Haunted by a tragedy in Tucsonby Cherlyn Gardner Strong on Oct. 27, 2009, under General Paranormal, Ghosts and Hauntings, Life, Paranormal
Several downtown Tucson structures are reputedly haunted. As Halloween approaches, local ghost tour guides will take charge of steadily growing groups for an up close look at these buildings. Regardless of which guide leads you through downtown Tucson, many of the same structures and locations will be on the agenda, in a different order, on any given route. Every ghost tour guide has done their research and presents an accurate synopsis of the history behind the structures, including the reported paranormal occurrences at each stop.
Along their respective routes, every ghost tour guide will take a few minutes to pause with their tour group in front of the Pioneer Office Building, formerly known worldwide as the Pioneer International Hotel. This stop on each tour pays respects to an important part of Tucson history that still impacts each and every one of us today.
I am more interested in the structure for the lasting impact it has had on all of us, rather than just on the ghosts that are said to reside there. What happened on December 20, 1970 is more horrific than any ghost story associated with it.
This story of the Pioneer is not a short one.
THE HEART OF TUCSON
Before it was an office building, the Pioneer was a world renowned hotel. Albert Steinfeld constructed that building on the corner of North Stone Avenue and Pennington Street in 1929. The Pioneer International Hotel stood kitty corner from Steinfeld’s department store. Albert’s son Harold and his wife Margaret (aka Peggy) resided in the 11th floor penthouse in 1970, though Steinfeld had sold the hotel back in 1963. The Cleveland Indians baseball team called the Pioneer “home” during annual Spring trainings. Tourists, dignitaries and celebrities stayed at the hotel since it first opened in 1929. The Pioneer was the heart of downtown Tucson. For 41 years, the Pioneer International hotel was the place to go for luncheons, to conduct business, to attend conventions, banquets and parties.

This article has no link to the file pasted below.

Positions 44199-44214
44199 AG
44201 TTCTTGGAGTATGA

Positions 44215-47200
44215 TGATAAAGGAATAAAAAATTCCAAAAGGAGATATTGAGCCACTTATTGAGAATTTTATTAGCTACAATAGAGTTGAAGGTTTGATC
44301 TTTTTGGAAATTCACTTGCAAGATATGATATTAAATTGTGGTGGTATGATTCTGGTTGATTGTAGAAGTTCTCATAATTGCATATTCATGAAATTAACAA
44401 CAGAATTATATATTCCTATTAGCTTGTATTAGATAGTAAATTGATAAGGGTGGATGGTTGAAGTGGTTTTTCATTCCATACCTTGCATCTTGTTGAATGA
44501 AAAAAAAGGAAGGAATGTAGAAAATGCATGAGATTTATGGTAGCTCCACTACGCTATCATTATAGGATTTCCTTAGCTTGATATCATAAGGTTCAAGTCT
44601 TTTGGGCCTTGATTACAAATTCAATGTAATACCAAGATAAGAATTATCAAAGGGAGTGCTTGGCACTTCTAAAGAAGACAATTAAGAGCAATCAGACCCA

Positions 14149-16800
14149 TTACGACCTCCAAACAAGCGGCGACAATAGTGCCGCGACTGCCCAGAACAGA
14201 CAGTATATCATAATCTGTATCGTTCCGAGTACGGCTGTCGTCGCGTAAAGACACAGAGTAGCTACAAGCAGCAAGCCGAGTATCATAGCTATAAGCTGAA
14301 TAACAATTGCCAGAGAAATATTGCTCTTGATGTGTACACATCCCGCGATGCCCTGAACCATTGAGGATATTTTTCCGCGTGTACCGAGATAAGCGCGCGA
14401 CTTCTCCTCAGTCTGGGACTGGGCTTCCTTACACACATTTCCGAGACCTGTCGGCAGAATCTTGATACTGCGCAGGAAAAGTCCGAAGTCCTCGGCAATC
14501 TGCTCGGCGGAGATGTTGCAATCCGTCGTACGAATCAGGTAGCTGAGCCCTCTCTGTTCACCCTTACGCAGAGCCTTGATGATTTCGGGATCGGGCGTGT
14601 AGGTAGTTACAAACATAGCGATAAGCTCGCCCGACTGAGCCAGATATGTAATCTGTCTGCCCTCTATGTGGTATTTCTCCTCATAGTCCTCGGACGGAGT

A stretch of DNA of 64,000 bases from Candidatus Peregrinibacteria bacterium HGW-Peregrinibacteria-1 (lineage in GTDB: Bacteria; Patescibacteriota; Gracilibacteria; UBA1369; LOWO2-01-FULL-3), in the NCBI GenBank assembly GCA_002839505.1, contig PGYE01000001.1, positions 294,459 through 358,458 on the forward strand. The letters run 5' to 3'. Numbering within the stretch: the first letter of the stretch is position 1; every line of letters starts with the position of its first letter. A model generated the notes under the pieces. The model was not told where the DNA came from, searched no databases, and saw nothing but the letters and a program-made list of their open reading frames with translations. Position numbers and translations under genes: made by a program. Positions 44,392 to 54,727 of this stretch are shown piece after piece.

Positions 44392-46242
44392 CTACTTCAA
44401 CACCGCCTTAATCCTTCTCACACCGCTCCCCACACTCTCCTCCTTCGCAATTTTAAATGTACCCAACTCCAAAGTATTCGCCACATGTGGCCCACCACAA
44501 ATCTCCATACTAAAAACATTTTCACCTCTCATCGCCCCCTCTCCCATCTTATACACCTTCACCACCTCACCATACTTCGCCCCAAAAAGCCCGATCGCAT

The building was the life of downtown Tucson.
The structure stands at 11 stories high. The east wing is 6 stories. The north and south wings of the building, two stories high. (picture, left)
In 1970, Tucson’s population consisted of approximately 263,000 residents. The social center for that population was the Pioneer International Hotel. Hughes Aircraft Company (now called Raytheon), scheduled their Christmas party on December 19, 1970 at the Pioneer. There were clear skies on evening of the 19th, with a temperature of 43 degrees Fahrenheit. The ballroom was comfortably warm, while it bustled with the activity of 350 guests. Approximately 300 other guests enjoyed holiday celebrations in smaller meeting rooms on that night. None of these guests were aware that the festivities would turn into an international tragedy over the course of a few hours.
FIRE REPORTED AT THE PIONEER
After midnight, on December 20, 1970, a nearby parking garage attendant reported a suspected car fire near the Pioneer. The cashier did not have a good view of the area and could not leave his station unattended to give dispatchers more details. Minutes later, a caller from the Tucson Federal Building, half a block south of the hotel, called to report a fire on the hotel’s 7th floor. Another call was reported to emergency dispatchers by Pioneer hotel staff, stating that there was a fire on the 3rd floor. Another caller phoned in from the Tucson Federal Building to report the fire.
The hotel had been touted as fireproof, but reports kept coming in about the fire.
Fire Engines 1, 2 and 3; Ladders 1 and 3; Rescue 1 were dispatched.
On and off duty firemen came to the aid of hotel guests, some of which were hanging out of windows or standing on ledges and balconies when rescue crews initially arrived.